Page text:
Recognizing that the US health care system is in crisis, the MHCDS program equips leaders and emerging leaders to bring transformative change to the delivery of health care. Upon graduation students take with them the skills, frameworks, and relationships necessary to: •Envision the future of health care •Lead change in their organizations, states, and the nation •Develop professionally ...Are leaders and emerging leaders from all sectors of the health care industry, roughly balanced between clinicians and administrators. Characteristics of a recent MHCDS cohort:
...Are multidisciplinary, a collaboration between The Dartmouth Institute for Health Policy and Clinical Practice (TDI)— part of Dartmouth’s Geisel school of Medicine-- and Dartmouth’s Tuck School of Business. Competencies contributed by each partner include: TDI: Variation Analytics and Outcomes Shared Decision-Making Accountable Care Organizations Population health/Measurement Tuck: Leadership Development Strategy and Economics Health Care Finance Teamwork Practicum Management Science and Operations
Physician Leaders 52% Health System Execs 20% National/State policy 13% Health Plans 9% Alternate Site Care 7% Average of 25 yrs of experience >90% have advanced degrees (MD, DO, MBA, JD, PhD) Job titles include: President, CEO, CMO, CQO, Chair, Chief, Director, General Counsel, Lieutenant Commander Students reside in 23 different states & two foreign countries Already highly trained and professionally accomplished, this student body requires a unique curriculum to meet the program objectives.
Enabling executive-level students to access this unique content required careful delivery design.
Community Engagement From its inception, MHCDS has endeavored to be closely linked with the rest of the College, even though its students and delivery methods are unique. The program depends on the College’s institutional support for faculty, as well as infrastructure such as classrooms and enterprise technologies. The college, meanwhile, benefits from MHCDS’s experience in delivering high-quality, high-touch hybrid education. Monthly campus-wide meetings allow the program to share experiences and best practices with instructional designers, educational technologists, and managers from around the College. MHCDS staff are frequently called upon to consult in areas relevant to distance delivery, such as best practices for designing and delivering synchronous online classes. In the larger healthcare community, expanding support for the MHCDS vision is evidenced by the number of healthcare systems who routinely sponsor not just individuals but teams of leadership staff to complete the program and fuel the pace of innovation within their organizations.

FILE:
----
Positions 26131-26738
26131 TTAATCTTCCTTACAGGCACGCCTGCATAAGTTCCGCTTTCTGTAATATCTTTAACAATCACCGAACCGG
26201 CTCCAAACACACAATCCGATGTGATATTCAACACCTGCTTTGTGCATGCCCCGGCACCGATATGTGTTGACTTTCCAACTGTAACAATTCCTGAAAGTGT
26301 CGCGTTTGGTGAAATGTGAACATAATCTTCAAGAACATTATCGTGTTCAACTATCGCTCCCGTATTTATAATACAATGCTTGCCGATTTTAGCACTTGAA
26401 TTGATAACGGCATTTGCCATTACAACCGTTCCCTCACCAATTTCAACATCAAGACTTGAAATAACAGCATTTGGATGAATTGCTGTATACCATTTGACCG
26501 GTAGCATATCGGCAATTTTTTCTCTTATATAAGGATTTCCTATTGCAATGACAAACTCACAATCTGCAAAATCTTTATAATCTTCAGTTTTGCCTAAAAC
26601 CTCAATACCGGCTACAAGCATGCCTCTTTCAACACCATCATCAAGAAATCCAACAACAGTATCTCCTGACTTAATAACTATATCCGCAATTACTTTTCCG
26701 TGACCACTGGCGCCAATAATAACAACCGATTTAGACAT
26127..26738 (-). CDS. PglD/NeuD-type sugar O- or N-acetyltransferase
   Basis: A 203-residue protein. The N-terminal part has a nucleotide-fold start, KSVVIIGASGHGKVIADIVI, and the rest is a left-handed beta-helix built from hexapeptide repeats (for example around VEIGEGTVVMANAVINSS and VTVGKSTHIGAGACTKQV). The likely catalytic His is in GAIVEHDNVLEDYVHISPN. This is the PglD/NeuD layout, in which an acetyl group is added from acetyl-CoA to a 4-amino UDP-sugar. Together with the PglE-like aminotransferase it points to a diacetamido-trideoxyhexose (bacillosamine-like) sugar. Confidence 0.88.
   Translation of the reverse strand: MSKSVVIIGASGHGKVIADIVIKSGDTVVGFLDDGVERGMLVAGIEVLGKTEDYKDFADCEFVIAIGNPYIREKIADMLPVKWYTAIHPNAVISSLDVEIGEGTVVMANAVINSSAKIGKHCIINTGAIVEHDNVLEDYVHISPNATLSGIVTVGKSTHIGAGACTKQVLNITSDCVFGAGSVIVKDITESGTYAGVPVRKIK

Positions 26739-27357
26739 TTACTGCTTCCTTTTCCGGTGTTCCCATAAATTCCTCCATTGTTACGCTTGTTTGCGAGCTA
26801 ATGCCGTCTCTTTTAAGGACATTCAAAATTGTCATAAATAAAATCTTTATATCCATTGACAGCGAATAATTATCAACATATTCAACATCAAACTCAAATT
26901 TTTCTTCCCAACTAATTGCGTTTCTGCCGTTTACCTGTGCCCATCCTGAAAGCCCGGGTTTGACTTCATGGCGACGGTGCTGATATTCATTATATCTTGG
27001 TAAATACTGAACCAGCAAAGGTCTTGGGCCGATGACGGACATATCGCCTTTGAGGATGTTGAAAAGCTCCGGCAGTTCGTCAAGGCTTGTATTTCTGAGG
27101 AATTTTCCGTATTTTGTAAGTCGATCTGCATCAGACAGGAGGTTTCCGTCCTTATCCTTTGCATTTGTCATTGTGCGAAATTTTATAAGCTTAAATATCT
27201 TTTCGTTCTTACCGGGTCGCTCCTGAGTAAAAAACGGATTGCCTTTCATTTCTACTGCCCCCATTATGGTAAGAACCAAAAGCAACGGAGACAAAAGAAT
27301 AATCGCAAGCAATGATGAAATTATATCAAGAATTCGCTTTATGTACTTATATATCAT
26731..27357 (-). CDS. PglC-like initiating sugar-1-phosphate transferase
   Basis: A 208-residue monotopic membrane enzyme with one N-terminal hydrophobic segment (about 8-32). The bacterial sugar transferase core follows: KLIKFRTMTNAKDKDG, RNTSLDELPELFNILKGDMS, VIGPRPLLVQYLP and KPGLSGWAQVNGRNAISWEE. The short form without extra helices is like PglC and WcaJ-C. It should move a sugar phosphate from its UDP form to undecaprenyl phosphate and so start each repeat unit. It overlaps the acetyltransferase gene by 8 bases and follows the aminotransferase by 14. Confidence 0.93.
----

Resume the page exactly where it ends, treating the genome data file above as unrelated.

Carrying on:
Josh Kim, one of the founders of the MHCDS program, now serves as Dartmouth’s Director of Digital Learning Initiatives—ensuring that MHCDS experience is widely shared on campus, and looked to as a model for innovative online programming
LEARNING & TEACHING
INNOVATION... Student Learning While MHCDS students share a common experience and curriculum, each student is able to personalize his or her experience (see Flexible Learning Environment on page 13 for more). In addition to allowing mobile access to core curriculum via private iTunesU courses, Apple’s iPad ecosystem allows each student to customize a core technology platform with the Apps of their choosing. Apps also allow for integration with the existing technologies of Dartmouth College, and those of each student. Using mobile Apps, students can remain engaged with weekly discussion-based assignments in the Canvas learning management system, collaborate with group projects using Google-Drive, and participate in weekly live web meetings using Adobe Connect.
How Our Students Use The iPad John Southall and Vinay Maheshwari, MHCDS ‘16s, talk about how they use the iPad to personalize their learning and integrate it with the rest of their lives. Click on the image to view the video.
As the program has matured, it has become evident that the students are bringing these classroom technologies into their workplace to enhance professional communication and collaboration. An example is the use of voice-over presentations recorded on iPads to share ideas with colleagues.